Winds, low humidity push Caldor Fire closer to Lake Tahoe

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Winds, low humidity push Caldor Fire closer to Lake Tahoe

Firefighters scrambled Wednesday to keep a massive California wildfire, which is only 18 percent contained, from racing towards a holiday resort city at the southern tip of Lake Tahoe — after evacuation orders were expanded to neighboring Nevada.

Thick smoke from the two-week-old Caldor Fire covered the all-but-deserted city of South Lake Tahoe, home to some 22,000 residents.

The National Weather Service warned that the extremely low humidity, dry fuel and wind gusts of up to 30 mph could speed up the conflagration.

By Tuesday afternoon, the flames were only 3 miles outside of South Lake Tahoe, Cal Fire Battalion Chief Henry Herrera told KGO-TV.

“With those winds, as it ran through the forest it created what’s called an active crown fire run, where the fire actually goes from treetop to treetop,” said Stephen Vollmer, a fire behavior expert for the California Department of Forestry and Fire Protection.

Still, South Lake Tahoe officials said a few residents ignored Monday’s evacuation order — despite fearing for their livelihoods.

A burning tree emits embers.
Cal Fire Division Chief Erich Schwab said homes have already been destroyed in the Lake Tahoe area.
Josh Edelson/AFP via Getty Images

Tom O’Connell and his wife, Linda, sat on their sailboat in Ventura Harbor, where they worried about the fate of their home, which they’ve owned for 40 years and has survived the Angora Fire that destroyed about 250 houses in 2007.  

“You worry about the things you can have some control over,” O’Connell said. “We’ve no control over this.”

Cal Fire Division Chief Erich Schwab said homes have already been destroyed in the Lake Tahoe area, which is usually a year-round recreational spot.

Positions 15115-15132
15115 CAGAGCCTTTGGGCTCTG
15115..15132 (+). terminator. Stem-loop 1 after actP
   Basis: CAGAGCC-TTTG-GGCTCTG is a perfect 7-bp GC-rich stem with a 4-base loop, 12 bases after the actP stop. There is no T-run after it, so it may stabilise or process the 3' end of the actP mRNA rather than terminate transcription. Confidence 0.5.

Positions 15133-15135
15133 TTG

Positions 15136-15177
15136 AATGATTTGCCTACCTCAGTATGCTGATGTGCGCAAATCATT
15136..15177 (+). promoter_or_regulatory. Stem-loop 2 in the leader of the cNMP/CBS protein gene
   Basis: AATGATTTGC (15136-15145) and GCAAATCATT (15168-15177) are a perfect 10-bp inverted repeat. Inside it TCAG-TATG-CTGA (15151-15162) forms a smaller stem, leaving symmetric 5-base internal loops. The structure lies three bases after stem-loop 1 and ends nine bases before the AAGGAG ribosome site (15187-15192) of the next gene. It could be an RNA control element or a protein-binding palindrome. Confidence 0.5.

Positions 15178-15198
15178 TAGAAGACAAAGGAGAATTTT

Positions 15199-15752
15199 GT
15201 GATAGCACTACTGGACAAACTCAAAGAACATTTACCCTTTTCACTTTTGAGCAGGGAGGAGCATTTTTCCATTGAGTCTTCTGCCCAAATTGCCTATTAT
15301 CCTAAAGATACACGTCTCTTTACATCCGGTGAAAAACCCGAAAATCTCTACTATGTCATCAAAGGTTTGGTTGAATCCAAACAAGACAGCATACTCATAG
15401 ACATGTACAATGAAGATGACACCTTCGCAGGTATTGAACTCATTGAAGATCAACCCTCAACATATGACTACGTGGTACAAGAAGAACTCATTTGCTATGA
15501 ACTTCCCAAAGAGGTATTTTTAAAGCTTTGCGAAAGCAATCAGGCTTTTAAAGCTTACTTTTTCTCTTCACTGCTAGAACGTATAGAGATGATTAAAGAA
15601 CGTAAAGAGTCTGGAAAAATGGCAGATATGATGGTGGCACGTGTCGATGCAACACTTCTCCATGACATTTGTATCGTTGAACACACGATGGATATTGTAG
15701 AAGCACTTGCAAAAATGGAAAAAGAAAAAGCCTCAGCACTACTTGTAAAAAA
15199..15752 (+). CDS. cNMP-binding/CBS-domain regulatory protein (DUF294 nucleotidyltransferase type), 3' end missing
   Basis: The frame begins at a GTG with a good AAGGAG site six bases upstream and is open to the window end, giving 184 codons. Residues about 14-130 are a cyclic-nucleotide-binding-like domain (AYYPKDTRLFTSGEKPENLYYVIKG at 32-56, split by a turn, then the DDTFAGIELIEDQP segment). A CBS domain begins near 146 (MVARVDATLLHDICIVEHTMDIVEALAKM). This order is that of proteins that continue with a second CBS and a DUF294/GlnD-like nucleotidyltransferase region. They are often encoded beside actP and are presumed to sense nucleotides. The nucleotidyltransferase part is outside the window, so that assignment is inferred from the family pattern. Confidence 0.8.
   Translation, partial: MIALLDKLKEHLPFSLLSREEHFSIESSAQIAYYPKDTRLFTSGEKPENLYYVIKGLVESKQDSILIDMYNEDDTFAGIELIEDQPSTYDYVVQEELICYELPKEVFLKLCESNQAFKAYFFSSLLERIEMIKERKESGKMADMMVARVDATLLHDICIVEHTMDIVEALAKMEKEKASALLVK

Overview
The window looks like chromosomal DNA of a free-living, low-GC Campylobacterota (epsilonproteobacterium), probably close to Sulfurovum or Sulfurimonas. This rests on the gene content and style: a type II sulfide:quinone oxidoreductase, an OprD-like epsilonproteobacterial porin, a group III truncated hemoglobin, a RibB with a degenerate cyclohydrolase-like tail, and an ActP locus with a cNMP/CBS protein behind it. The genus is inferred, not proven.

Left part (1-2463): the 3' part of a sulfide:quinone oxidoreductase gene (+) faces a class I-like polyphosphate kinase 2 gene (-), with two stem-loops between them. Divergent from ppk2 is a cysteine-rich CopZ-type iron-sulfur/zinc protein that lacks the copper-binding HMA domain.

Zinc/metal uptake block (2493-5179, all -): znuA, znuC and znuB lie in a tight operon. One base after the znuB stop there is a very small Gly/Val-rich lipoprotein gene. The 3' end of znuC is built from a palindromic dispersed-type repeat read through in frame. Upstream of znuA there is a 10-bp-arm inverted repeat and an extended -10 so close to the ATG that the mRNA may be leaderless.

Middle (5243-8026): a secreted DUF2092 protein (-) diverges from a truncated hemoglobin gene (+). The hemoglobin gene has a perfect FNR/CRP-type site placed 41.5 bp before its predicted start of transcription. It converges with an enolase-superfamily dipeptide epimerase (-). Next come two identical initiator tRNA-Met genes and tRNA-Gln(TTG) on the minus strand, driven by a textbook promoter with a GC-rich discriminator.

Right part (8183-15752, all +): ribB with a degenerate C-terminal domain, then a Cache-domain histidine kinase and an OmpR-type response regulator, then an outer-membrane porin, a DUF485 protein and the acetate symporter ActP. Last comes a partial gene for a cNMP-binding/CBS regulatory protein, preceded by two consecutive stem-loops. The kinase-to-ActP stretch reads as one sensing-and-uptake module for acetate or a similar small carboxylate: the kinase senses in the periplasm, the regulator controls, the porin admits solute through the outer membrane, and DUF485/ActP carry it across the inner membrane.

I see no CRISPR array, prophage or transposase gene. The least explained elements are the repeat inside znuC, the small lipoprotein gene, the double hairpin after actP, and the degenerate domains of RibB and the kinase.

Firefighters.
Firefighters scramble to control the Caldor Fire, which is only 18 percent contained.
Justin Sullivan/Getty Images

“The fire burned through there extremely fast, extremely hot. And we did the best that we could,” he said late Tuesday.

South Lake Tahoe resident Lorie Major was at the grocery store when she got the evacuation alert on her phone.

“I had to tell myself: ’OK, Lorie: Get it together. It’s time to go,’” said Major, who put on her headphones, turned on the Grateful Dead’s “Fire on the Mountain” and walked home to an empty apartment complex already vacated by neighbors.

Tod Johnson stands in front of his house in South Lake Tahoe.
South Lake Tahoe resident Tod Johnson spray-painted his house, which is not insured, hoping that firefighters would help save it if the fire reaches his neighborhood.
Terry Chea/AP

She and her mini Australian shepherd, Koda, took a 20-mile cab ride from her South Lake Tahoe apartment to a hotel in Minden, Nevada.

Apocalyptic photos show a deserted and eerie South Lake Tahoe, usually a popular getaway.

One image shows a sign reading “looters will be shot.” Another shows a man standing outside his home, with “no insurance please help” scrawled across his house.

A sign warning looters is placed in front of a home near the Caldor Fire.
A sign warning looters is placed in front of a home near the path of the Caldor Fire.
Christian Monterrosa/EPA-EFE/Shutterstock

Meanwhile, Nevada Gov. Steve Sisolak warned residents about the imminent danger.

“I’m standing here and I’m getting all ash particulates on my jacket, even. This is serious, folks,” he said as a news conference in Carson City, where he noted that the fire was about 20 miles away.

The Caldor Fire has scorched almost 312 square miles since breaking out Aug. 14 – and was just 18 percent contained. More than 600 structures have been destroyed, and at least 33,000 more were threatened.

Firefighter sprays water on hotspots of a wildfire.
The Caldor Fire has scorched almost 312 square miles since breaking out August 14.
Brittany Hosea-Small/REUTERS

More than 15,000 firefighters have been battling dozens of California blazes including the Dixie, the second-largest wildfire in state history at 1,281 square miles.

On Monday, the US Forest Service announced that all national forests in California would be closed until Sept. 17.

With Post wires

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